I can tell you from my own professional experience that the large numbers of sales of CDs or other hi-fi media are indeed spurred by the downloading of low-fi MP3s; however, my A&R person, as well as my own professional experience, informs me that the recording industry has changed fundamentally -- the era of mainstream listeners buying entire albums is over. Most buyers today "buy music by the slice" as my A&R person says. Studios, artists, and distribution channels have to adapt to the new market realities.

We've come full circle. More than 100 years ago, recordings were bought one-at-a-time; listeners would go to a music retailer (who sold instruments and sheet music primarily) and purchase a single cylinder or disc record.

Over time, music retailers offered price discounts if you bought several songs from the same artist. The record album was born, although the first ones were still single-song records packaged in a flip book made like a photograph album, which is the origin of the name "record album."

Which is why I make my money with MP3s and my pleasure with the finest sound I can grab. Oh, and for the record, even 96KB MP3s can be mastered to give the illusion of near-CD sound for most listeners, excluding orchestral music recordings.

Many audiophiles feel that 12-inch 33-1/3 or 45 RPM LP analog discs are the epitome of sound resolution and quality. While analog LPs are indeed the "best" sound for many audiophiles, many other legitimate audiophiles would disagree. Generalizations like "such-and-such is the BEST" are something I avoid because they're seldom without exceptions.

By the way, I've mastered LPs over the past 32 years, and as a result my ear is so trained to hear the slightest fault in an LP that, while I do enjoy as good LP, I prefer far superior formats such as 15 or 30 ips reel tape or DSD master decks. Honestly, I don't have the passion for LPs many audiophiles do, to my constant regret, but the changes that occur in an LP's frequency response, imaging, dynamic range and distortion that occur as the record plays are distracting to me.

I wish everyone who enjoys high quality stereos could hear a truly fabulous playback on studio equipment like an Ampex ATR-100, MR-70, or MM-1100; Scully 100, 280 or 280B; MCI JH-16, 3M 79, Studer A80, Genex 9000 or a Pyramix system fitted with Meintner A/D/A decoders. I doubt you'd ever hear an LP with the same enthusiasm again. But then again, I'm jealous you feel the LP is "the best" because this means that you have more opportunities for audio pleasure than I do.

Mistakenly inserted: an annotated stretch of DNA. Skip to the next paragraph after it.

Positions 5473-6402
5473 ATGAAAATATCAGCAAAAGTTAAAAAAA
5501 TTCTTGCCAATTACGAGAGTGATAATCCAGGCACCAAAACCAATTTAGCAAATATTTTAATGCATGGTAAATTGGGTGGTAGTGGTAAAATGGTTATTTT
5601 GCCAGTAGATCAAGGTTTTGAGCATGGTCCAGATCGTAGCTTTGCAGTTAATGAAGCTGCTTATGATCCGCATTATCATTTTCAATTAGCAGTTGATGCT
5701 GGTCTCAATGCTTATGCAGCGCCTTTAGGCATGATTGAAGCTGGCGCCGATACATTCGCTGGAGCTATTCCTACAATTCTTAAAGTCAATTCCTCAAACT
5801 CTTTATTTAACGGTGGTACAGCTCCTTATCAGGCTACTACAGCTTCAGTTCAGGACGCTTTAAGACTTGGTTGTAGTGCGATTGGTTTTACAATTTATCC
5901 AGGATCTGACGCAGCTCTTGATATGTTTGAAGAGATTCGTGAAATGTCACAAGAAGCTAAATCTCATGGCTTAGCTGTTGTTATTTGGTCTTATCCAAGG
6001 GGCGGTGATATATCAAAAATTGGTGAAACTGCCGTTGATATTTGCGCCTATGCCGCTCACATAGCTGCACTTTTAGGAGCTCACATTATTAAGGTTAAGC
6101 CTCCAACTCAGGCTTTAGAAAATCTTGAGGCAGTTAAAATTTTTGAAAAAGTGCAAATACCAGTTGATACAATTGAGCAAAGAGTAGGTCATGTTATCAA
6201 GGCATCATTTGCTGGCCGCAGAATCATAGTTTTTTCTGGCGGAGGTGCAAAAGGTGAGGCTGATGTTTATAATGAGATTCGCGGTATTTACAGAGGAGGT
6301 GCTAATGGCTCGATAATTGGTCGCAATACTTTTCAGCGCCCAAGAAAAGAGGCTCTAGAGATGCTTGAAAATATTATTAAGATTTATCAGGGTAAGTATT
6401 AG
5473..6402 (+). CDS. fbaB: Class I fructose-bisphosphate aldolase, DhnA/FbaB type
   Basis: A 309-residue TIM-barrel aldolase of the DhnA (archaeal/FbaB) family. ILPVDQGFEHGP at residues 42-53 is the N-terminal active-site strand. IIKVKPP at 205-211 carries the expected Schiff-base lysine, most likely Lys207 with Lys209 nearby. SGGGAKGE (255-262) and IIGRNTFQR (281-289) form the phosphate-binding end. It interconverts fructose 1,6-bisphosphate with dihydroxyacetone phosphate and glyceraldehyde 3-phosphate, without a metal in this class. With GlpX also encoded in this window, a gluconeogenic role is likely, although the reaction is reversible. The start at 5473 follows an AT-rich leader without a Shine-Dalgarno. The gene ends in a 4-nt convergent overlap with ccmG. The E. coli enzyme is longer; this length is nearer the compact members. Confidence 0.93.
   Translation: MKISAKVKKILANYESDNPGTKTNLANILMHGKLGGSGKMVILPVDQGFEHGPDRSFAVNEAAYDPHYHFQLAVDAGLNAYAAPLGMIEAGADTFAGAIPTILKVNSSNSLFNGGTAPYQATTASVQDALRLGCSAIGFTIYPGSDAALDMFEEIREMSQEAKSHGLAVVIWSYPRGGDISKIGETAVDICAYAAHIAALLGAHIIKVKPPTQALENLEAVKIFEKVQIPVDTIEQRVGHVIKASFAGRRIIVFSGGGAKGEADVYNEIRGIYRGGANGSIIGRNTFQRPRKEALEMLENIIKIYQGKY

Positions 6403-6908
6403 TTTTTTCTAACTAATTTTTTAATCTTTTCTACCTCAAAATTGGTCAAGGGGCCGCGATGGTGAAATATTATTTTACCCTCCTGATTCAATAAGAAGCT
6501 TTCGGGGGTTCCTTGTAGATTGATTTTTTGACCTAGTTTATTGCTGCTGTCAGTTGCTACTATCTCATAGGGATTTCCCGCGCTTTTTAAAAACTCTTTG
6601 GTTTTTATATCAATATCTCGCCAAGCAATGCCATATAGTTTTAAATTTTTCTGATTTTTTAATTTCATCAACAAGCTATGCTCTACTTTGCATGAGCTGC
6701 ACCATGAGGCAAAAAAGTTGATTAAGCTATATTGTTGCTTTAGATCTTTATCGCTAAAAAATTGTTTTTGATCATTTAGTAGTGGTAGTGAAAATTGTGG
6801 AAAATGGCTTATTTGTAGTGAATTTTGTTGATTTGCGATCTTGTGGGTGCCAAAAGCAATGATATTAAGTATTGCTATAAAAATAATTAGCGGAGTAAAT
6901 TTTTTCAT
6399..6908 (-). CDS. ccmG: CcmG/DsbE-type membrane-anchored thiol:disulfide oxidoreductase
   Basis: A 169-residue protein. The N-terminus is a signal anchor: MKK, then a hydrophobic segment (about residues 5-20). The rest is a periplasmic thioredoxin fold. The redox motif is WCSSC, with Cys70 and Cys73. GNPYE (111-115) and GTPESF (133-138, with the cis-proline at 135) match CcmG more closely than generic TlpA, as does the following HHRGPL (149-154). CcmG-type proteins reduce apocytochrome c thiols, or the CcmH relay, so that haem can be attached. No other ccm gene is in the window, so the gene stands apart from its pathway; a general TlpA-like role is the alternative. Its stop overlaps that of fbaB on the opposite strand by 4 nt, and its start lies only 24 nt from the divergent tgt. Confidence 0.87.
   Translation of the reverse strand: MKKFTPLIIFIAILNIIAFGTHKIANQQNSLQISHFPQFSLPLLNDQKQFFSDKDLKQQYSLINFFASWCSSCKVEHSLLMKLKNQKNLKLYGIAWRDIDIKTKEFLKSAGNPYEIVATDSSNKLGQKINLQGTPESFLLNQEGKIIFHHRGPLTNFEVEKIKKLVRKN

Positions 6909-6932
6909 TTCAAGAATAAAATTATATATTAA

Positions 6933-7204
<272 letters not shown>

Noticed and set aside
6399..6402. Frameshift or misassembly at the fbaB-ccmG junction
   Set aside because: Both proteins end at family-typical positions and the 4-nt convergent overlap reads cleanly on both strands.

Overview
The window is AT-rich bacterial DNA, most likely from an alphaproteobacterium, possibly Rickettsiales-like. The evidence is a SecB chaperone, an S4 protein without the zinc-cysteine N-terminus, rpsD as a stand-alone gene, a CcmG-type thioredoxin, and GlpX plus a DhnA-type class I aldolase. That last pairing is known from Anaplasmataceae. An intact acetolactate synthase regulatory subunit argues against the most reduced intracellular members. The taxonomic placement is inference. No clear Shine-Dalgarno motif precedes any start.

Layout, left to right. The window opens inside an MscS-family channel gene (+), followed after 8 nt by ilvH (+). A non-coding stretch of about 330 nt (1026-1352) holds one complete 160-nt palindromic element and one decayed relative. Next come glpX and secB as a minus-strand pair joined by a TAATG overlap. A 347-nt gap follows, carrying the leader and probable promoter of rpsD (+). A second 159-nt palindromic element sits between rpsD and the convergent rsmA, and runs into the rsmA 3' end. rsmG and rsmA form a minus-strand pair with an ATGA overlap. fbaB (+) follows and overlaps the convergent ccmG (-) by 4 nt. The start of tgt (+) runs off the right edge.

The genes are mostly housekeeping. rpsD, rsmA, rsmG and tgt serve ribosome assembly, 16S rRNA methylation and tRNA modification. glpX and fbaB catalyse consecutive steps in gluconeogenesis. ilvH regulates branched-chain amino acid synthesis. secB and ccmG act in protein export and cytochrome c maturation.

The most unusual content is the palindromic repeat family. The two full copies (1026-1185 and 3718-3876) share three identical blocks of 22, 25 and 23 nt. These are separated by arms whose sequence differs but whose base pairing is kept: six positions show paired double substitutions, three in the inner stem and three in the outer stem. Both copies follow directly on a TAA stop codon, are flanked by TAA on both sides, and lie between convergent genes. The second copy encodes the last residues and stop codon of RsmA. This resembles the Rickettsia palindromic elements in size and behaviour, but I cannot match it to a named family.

Something to consider about the modern LP microgroove record (just one of many distribution media). Firstly, even the best LPs are what? Copies. Copies mass-produced from a superior-quality master recording. Since 1933, it has been technologically possible to record a full symphony orchestra to such a degree of fidelity that the reproduction is nearly indistinguishable from a live performance. Over the decades, changes in technology have made that potential quality more affordable and more practical. My recording equipment has that capability, and has had since 1978.

There now exist a handful of distribution media that can deliver the listener a copy that equals a studio master. Unfortunately, these have yet to be made available to the public for reasons of practicality: the demands on the playback chain of such a recording place the cost of ownership out of reach for most persons. Even if you could afford it, as I hope will happen as technology becomes cheaper, you have more problems: you need superb acoustics in a quiet environment, which is another rarity.

Therefore, the goal of the mastering engineer is the same as that of a magician: to practice a unique sleight-of-hand, namely to create a distribution media that sounds as if it equals a master recording, even though it is actually markedly inferior, without requiring an impractical degree of complexity in the playback equipment to achieve that illusion. Furthermore, the distributed recording must maintain that illusion in less-than-ideal acoustic environments that often have quite noisy ambient sound levels.

The fact that a distribution medium with the severe limitations of the LP microgroove record, whether 33-1/3 rpm or 45 rpm, is testimony of the success of mastering facilities to achieve their sleight-of-hand. or should I say sleight-of-ear?